For the most updated version of this article, click here.
Most authentic businesses have haphazard pricing.
Sometimes, you just pick a number based on how you “feel” about it. The problem is that your audience might not “feel” the way you do. No matter how intuitive you are, you are still a human being, with human biases. Pricing inside your own head (or even your heart or gut) is not wise business practice. It’s practicing like your offering is a hobby.
Or, you might blindly trust a business or marketing expert who says that you should “charge what you’re worth” and always do premium pricing.
Or, you might just go with whatever your niche mates are charging.
In this post I’ll offer you a more thoughtful process to come to a price that both “feels” right to you, and is grounded in reality. I call it authentic pricing.
The aim is to arrive at a price where your ideal client says “That’s truly a great deal!” and that you also genuinely feel in integrity about.
Your Cost (of Living)
One important factor to figure out your authentic pricing is to look at your cost of doing business.
First of all, are there any costs that are directly associated with the product, service, or program that you are offering? For example, if it’s an event, what are the event’s costs to you? If it’s a product what are its manufacturing costs? If it’s a service, is there software that automates some part of the delivery?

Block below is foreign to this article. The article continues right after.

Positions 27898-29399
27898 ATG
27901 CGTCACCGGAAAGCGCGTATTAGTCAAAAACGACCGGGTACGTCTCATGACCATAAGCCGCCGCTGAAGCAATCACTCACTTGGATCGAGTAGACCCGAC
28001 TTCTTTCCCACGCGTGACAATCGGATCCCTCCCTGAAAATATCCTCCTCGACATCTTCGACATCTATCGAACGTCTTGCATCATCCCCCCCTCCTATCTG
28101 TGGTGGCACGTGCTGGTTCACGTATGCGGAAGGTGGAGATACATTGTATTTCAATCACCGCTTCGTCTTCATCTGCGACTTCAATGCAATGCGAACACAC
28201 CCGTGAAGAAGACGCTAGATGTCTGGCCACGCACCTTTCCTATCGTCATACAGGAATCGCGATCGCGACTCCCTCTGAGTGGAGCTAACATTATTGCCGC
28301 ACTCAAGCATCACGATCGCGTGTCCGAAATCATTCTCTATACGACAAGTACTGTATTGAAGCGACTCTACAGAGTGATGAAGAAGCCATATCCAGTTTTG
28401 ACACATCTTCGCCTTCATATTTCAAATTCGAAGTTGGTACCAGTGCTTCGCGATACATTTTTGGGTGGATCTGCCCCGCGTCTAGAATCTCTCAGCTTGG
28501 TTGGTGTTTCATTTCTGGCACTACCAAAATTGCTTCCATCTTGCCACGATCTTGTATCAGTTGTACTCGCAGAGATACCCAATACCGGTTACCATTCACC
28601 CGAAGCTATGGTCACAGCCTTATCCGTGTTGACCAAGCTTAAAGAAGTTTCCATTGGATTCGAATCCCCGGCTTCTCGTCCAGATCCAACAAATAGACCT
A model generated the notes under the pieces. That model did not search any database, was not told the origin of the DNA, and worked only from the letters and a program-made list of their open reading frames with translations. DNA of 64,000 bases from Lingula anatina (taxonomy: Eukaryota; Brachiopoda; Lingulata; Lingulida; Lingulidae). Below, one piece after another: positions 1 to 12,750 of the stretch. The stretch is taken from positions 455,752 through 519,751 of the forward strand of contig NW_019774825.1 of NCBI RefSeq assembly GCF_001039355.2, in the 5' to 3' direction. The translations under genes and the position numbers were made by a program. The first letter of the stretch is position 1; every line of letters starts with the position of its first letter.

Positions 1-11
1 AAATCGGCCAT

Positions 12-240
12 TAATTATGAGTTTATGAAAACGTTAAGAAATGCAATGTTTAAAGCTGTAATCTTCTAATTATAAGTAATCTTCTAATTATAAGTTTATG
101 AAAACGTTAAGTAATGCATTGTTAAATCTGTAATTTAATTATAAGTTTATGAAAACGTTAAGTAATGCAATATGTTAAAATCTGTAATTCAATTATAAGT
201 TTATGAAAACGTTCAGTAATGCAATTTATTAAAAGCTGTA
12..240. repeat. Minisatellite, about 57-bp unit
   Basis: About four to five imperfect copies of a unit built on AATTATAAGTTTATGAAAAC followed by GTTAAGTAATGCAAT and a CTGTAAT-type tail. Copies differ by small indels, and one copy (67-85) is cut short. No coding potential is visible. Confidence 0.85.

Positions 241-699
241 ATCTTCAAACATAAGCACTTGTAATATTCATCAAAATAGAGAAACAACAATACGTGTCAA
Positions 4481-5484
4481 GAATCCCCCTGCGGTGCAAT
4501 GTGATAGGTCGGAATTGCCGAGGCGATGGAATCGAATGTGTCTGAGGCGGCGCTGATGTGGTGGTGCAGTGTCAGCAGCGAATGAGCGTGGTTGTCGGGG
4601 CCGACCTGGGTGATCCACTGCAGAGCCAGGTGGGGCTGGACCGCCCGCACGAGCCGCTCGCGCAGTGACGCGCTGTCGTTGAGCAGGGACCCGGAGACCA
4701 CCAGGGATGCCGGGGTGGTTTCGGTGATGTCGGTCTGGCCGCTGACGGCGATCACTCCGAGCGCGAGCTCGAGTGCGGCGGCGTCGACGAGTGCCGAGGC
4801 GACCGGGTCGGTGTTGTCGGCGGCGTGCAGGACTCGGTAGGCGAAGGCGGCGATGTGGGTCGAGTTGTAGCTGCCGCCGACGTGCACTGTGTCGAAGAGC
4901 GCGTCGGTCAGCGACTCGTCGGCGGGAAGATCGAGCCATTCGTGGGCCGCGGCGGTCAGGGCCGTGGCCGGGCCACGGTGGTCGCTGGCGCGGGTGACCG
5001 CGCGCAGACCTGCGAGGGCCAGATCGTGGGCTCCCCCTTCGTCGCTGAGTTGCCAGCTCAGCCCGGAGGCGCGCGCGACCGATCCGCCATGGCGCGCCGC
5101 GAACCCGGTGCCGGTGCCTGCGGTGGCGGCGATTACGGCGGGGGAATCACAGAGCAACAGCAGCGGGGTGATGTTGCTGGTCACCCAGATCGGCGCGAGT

If it’s simply 1–1 coaching, there might be no other direct business cost.
Also take into account the indirect costs for your business, such as various software subscriptions that power your marketing, coaching/consulting that you’re receiving, advertising costs, etc.
The revenue from all your offerings should eventually more than pay for these indirect costs too.
Compared to all your offerings, how much time and energy does this product/service take up? Let’s say it’ll take up 50% of your working time. Then perhaps the revenue from this offering should pay for 50% of your indirect costs.
If you’re a solopreneur, another indirect cost to account for is your own cost of living: rent, healthcare, food, and a minimum amount of retirement savings.
You can, of course, charge a lower rate, if you can lower your costs.
If you don’t figure out what is truly enough for you, your natural, human appetites will keep rising and so will your costs.
Because I’ve figured out my “enough”, I’m able to charge a lower rate than others at a similar experience level, and my clients think “Wow, George Kao is a great deal for business coaching!”
I hope you’ll also give your clients that feeling of excellent value.
Of course, the perceived value of your offering also depends on what you’re offering as well as your branding/reputation. We’ll touch on that later.
How many units do you expect to sell once the marketing ramps up to an expected level?
For example if you are doing 1–1 coaching, you might want to find out how many sessions other coaches like you typically do in an average month.
If you’re starting a group program, what’s the number of people you reasonably expect to sign up? If you’re not sure, then what’s the minimum number of people you’d like, in order for the program to run?
The better you understand your audience’s wants and buying behavior, the more accurately you are able to determine the Expected Sales. This is why I talk about the importance of building an audience and getting to know them. (For more on that, see my framework on how to build an authentic business.)